The arrival of low-cost airlines such as JetBlue has helped the jetport pull business away from Boston's Logan Airport and Manchester Airport in New Hampshire, and Bradbury expects the trend will continue. Since the last terminal expansion in 1995, passenger volumes at the jetport have increased more than 50 percent.

The airport has done well during the recession compared with other airports in New England, Bradbury said. At Manchester Airport, for example, passenger traffic declined more than 14 percent in 2009.

In contrast, the increase in passenger volume at the jetport since summer will make up losses suffered in the first half of the year, leaving overall volume essentially flat for 2009, he said.

The project would increase the size of the terminal from 150,000 square feet to 280,000 square feet. In addition, 10,000 square feet of existing space would be renovated.

When completed, the terminal possibly would be the most energy-efficient in the nation, Skolnik said. It would have solar panels and a geothermic heating system.

Construction costs for the terminal are budgeted at $58 million.

In addition, jetport officials plan to spend $3.5 million for a new road system, $1.35 million for a new sky bridge connecting the terminal with the recently built five-story parking garage, and $3.3 million for a new explosion-detection system for outgoing baggage.

Currently, passengers have to check their baggage and then carry it to the explosion-detection system in the lobby. The new system would be integrated with the baggage system, reducing work for both passengers and security staff, Bradbury said.

The changes would free up security staff to help screen passengers, he said.

In addition, the number of passenger screening lanes would increase from four to eight, allowing lines to move faster. The airport currently lacks capacity to efficiently screen the large volume of passengers who arrive for flights early every morning.

Turner Construction, a national firm with an office in Boston, would be construction manager. Bradbury said local contractors would be able to bid on portions of the job, and he expects most of the 90 to 100 construction jobs would go to local people.

The airport is a department of the city, and the project can't go forward unless the City Council approves the bond issue. The project would not affect city taxpayers.

Bradbury will present the plan to the City Council at a workshop meeting at 5 p.m. today in the council chambers.
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Old 01-11-2010, 12:50 PM   #6
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Re: Jetport Expansion

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Originally Posted by Patrick View Post
This is a neat article; according to it, when this expansion is done PWM may be the most energy efficient airport in the nation (probably the smallest too!). I heard somewhere that PWM is the fastest growing airport in new england, but I suspect that was simply because of the economy and energy costs causing people to fly locally instead of travel to the bigger airports to the south.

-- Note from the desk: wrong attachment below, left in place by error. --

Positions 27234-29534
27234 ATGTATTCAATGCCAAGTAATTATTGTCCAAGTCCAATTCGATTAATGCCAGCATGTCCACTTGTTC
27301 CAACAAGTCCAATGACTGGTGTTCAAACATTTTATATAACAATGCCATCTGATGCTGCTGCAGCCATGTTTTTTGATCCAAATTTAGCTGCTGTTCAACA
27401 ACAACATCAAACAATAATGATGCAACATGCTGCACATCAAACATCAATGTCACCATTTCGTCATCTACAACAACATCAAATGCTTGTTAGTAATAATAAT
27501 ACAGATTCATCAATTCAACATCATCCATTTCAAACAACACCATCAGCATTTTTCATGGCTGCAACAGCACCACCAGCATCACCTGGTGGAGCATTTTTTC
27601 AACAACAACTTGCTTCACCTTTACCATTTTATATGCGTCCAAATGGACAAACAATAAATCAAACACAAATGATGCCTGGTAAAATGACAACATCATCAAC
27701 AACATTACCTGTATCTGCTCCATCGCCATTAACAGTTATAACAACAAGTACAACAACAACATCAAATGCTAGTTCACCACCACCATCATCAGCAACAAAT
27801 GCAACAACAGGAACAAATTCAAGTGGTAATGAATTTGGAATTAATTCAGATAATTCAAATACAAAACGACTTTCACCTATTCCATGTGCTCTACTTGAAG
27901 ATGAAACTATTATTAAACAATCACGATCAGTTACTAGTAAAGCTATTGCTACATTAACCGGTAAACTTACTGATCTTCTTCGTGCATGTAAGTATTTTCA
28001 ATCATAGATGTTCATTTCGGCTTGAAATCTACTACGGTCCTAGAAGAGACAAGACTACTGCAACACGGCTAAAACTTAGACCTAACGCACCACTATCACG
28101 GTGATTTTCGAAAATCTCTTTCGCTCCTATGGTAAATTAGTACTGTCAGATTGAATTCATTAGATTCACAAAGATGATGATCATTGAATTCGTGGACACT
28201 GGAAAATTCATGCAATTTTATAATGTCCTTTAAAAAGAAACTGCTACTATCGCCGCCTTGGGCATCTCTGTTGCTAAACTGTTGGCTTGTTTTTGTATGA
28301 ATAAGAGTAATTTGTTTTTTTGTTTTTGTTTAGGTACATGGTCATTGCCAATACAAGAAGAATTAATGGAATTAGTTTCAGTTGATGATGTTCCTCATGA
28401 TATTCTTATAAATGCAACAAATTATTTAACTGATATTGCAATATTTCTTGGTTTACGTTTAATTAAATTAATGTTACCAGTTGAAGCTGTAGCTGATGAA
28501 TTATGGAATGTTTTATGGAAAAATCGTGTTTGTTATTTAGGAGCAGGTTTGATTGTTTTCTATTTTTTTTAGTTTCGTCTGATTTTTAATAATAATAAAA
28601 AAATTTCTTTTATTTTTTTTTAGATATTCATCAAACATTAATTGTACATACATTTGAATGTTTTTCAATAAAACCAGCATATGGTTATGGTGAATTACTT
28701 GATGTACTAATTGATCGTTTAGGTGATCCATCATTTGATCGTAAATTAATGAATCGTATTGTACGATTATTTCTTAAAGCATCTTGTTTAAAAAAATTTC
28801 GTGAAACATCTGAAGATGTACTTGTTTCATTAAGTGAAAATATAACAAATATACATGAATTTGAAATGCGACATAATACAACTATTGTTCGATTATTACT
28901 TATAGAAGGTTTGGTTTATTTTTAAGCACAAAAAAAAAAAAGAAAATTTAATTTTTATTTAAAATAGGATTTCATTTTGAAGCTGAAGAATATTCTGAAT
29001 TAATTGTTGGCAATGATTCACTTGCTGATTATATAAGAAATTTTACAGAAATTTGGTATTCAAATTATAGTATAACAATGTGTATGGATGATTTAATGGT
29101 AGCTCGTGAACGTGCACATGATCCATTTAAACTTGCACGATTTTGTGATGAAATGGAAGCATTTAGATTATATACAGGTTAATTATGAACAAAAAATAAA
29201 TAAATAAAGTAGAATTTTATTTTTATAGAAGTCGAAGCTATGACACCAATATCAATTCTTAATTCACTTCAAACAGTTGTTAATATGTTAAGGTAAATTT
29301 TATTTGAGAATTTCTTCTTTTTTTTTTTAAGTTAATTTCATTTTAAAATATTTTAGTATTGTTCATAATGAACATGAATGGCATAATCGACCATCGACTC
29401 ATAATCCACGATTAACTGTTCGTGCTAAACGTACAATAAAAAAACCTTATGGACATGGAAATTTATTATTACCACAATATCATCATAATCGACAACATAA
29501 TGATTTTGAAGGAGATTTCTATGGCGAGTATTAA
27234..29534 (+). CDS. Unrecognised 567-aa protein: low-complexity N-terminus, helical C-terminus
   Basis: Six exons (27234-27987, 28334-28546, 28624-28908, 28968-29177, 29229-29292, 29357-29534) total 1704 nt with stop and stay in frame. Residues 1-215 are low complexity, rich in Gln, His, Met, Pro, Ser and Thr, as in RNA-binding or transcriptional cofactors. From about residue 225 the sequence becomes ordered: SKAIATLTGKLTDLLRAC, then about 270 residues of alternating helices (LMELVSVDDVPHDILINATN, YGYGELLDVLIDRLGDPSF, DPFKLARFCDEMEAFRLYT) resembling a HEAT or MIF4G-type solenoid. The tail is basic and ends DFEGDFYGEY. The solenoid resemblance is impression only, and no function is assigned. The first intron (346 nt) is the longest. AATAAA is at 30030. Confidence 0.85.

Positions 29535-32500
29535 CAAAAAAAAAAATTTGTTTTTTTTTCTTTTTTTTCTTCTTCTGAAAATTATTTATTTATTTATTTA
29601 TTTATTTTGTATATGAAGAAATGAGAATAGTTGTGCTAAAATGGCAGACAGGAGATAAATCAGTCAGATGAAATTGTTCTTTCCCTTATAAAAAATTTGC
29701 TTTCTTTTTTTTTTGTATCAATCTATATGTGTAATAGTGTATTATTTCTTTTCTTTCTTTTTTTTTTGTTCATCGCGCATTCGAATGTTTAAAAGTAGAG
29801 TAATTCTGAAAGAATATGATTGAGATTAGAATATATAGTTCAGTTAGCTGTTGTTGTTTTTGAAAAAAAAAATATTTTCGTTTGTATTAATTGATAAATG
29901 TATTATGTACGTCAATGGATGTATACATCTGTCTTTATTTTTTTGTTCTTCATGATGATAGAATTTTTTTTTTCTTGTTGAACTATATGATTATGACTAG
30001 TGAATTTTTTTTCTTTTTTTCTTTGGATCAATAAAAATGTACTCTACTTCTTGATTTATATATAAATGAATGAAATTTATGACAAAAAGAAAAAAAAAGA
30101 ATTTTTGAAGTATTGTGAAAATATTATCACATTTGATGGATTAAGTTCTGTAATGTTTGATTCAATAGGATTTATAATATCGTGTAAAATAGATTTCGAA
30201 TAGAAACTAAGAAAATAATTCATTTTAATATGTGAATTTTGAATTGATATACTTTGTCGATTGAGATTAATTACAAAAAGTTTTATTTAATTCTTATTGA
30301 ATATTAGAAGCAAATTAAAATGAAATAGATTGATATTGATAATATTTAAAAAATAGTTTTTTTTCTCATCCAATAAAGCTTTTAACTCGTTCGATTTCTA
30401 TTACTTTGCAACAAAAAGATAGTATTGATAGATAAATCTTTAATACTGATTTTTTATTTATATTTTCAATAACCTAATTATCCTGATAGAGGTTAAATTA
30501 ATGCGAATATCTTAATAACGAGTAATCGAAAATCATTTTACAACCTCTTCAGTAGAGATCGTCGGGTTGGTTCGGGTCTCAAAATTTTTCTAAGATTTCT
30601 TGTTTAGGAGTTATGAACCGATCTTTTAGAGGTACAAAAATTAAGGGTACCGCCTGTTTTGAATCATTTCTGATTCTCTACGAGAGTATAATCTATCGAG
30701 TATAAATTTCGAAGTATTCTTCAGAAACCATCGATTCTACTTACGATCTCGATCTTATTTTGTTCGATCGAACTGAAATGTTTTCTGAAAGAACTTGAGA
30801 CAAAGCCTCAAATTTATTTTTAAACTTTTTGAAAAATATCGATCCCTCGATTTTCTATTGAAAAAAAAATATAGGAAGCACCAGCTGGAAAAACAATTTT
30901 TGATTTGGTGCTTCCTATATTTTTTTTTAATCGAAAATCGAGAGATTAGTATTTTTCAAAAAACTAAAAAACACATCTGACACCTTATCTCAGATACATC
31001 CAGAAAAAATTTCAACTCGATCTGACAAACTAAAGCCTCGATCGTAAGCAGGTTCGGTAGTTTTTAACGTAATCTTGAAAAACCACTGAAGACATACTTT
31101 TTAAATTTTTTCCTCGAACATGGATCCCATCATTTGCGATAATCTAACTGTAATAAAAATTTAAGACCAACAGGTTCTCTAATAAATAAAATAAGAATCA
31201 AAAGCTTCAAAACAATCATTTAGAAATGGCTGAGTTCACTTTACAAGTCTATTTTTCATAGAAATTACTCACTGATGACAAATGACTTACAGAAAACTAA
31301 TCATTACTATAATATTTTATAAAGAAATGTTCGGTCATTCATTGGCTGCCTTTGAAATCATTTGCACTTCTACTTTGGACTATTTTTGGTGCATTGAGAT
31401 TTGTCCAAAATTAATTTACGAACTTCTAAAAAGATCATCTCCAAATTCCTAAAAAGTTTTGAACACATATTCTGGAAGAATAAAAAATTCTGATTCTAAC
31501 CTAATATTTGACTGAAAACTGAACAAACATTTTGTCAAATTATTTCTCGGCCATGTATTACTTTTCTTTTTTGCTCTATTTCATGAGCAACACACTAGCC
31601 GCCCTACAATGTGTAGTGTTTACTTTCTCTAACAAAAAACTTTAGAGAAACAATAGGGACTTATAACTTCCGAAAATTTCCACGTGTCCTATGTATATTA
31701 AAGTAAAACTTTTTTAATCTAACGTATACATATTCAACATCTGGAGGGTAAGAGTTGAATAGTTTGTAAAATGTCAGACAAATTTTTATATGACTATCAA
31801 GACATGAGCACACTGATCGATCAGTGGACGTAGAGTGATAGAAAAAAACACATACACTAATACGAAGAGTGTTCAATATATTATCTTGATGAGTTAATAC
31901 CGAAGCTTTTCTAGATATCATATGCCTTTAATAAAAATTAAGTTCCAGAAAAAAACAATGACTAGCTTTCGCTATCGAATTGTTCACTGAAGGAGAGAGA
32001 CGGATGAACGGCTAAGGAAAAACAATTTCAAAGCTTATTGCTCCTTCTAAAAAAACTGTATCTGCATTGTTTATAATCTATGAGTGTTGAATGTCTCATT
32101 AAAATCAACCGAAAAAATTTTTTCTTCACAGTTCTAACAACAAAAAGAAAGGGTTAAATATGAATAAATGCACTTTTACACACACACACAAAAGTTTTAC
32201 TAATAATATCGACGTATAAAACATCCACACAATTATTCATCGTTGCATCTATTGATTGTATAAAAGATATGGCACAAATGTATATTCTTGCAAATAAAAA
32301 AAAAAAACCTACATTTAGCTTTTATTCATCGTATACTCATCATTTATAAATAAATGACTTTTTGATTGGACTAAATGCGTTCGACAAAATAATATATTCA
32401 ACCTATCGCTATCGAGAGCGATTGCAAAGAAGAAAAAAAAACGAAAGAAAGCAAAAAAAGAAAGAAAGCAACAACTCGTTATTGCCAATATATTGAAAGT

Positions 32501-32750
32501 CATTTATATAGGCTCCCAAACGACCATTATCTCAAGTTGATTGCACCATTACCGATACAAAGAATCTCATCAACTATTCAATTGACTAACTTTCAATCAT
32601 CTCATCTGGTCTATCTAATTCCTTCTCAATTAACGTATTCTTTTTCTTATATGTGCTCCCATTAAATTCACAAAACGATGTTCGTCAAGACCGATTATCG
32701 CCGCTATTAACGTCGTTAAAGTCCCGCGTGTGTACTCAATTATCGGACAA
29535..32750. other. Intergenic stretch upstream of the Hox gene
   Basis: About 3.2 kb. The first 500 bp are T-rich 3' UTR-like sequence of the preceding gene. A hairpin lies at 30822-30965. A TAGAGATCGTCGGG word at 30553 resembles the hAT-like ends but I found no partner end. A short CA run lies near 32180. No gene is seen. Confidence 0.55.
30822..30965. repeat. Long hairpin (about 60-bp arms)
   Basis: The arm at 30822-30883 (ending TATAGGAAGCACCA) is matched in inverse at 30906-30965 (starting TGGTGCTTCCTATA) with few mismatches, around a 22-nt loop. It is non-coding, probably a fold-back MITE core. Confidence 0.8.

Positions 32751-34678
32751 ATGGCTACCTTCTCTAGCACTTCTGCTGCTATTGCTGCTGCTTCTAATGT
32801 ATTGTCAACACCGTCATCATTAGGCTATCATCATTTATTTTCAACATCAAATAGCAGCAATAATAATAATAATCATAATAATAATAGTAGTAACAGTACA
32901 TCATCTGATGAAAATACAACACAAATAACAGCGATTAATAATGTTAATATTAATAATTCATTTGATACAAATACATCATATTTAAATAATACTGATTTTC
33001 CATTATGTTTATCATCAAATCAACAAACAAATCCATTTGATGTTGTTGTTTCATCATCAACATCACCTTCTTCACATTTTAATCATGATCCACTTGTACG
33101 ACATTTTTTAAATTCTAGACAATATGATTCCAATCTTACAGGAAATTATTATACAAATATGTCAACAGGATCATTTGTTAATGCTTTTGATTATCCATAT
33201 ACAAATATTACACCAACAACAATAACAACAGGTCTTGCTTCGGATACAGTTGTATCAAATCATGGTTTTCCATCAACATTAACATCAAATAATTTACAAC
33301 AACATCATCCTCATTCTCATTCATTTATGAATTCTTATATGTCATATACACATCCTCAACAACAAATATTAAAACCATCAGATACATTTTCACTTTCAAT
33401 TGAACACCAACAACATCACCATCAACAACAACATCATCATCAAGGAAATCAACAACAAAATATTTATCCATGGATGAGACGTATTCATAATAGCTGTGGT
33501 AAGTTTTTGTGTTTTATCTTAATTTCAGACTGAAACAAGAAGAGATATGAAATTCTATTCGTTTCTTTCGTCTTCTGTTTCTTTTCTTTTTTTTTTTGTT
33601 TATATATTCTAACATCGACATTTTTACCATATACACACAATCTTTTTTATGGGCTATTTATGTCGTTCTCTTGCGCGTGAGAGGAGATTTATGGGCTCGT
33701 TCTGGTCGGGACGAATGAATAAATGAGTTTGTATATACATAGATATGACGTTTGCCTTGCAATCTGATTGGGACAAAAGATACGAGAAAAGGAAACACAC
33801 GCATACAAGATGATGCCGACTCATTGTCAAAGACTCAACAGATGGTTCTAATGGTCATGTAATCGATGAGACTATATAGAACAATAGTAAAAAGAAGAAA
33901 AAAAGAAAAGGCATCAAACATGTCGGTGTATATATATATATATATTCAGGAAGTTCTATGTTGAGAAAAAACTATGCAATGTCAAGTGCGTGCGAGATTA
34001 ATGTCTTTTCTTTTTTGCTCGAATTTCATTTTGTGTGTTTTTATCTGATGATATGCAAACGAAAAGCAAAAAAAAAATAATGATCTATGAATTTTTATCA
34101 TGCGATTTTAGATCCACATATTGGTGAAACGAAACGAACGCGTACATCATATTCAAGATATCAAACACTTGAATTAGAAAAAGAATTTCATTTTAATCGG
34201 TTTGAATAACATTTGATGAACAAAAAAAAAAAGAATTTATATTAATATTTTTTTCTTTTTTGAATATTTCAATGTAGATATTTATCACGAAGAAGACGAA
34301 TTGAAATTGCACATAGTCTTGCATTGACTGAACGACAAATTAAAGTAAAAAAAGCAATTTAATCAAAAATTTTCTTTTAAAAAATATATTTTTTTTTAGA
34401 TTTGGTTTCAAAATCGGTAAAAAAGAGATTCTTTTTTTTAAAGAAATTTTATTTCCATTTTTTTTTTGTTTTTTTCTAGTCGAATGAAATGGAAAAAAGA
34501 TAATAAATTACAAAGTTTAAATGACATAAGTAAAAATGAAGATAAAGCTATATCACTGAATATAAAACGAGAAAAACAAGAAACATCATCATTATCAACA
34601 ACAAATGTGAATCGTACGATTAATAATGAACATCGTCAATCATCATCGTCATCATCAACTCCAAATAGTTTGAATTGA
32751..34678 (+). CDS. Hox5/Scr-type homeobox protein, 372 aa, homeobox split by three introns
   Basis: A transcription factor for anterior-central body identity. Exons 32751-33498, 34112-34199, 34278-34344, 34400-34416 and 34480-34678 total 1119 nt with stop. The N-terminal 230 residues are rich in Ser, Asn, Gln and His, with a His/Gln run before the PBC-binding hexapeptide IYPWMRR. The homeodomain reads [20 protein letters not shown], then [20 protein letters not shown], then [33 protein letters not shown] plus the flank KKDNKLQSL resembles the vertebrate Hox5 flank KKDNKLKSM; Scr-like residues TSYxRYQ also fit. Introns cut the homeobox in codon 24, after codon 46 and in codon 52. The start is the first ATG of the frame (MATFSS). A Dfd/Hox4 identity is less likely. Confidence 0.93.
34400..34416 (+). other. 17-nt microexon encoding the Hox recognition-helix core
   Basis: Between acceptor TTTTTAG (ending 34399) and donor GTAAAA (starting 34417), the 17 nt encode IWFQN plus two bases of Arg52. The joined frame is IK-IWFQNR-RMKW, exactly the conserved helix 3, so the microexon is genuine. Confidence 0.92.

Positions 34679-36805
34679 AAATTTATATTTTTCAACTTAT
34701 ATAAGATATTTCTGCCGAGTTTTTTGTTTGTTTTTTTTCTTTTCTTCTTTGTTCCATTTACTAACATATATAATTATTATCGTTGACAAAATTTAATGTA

It's about percentage increase in passengers over the previous year. PWM isn't growing as much as airports like Manch. PVD, Bradley, etc. in terms of numbers; but because it's such a low volume airport, the percentage increases are higher. I believe it saw a 16% increase in service last year from the previous year even though the number of passengers wasn't too high. Going from 1 to 2 is a 100% increase, but going from 20 to 25 is only a 25% increase even though it grew by a larger number. That's where the disparity comes from (obviously on a larger scale!). Anyway, the numbers I saw were from 2008. I think most airports have done poorly in the recent economy of 2009 holding steady the number of passengers at best, and posting decreases in many cases.

Also, it's often times cheaper to commute to Boston and fly out of that airport than it is to fly out of Boston. Because the majority of flights to Portland are spurs on "express" (i.e. American Eagle, USAirways Express, etc), meaning small aircraft, the overhead to fly them is more and the resulting ticket costs are more. Also, you have far fewer flights direct flights to/from Portland than you do at other airports. While there are some budget airlines (Jetblue/Airtran), they have a limited number of flights and destinations from PWM.

I do think Mainers (and some Canadians... it's SUPER pricey to fly out of Canadian airports) are choosing PWM for convenience. It's a nightmare to get in/out of Boston (especially if you're not used to driving there) and the lines can be long. Portland is the smallest non-Caribbean airport I've ever flown to/from. It was also one of the most hassle-free experiences I've had flying anywhere. No lines, short walks, easy/cheap parking, etc.

In addition, I think a lot more tourists are visiting Maine in the down economy. Maine's a big tourist draw as it is because of the natural beauty, and many people (I've met a ton of them) are doing affordable woodsy getaways in Maine instead of traveling to Europe, the Caribbean, or other exotic locales. Maine's a great escape and can be done much more affordably than many other place (not to say there aren't expensive spots as well!).

Interesting news, regardless. I'm curious to see what the added capacity would be. An enclosed bridge would be a nice touch because it does get cold in the winter.
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Old 01-11-2010, 02:39 PM   #7
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Re: Jetport Expansion

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Originally Posted by Lrfox View Post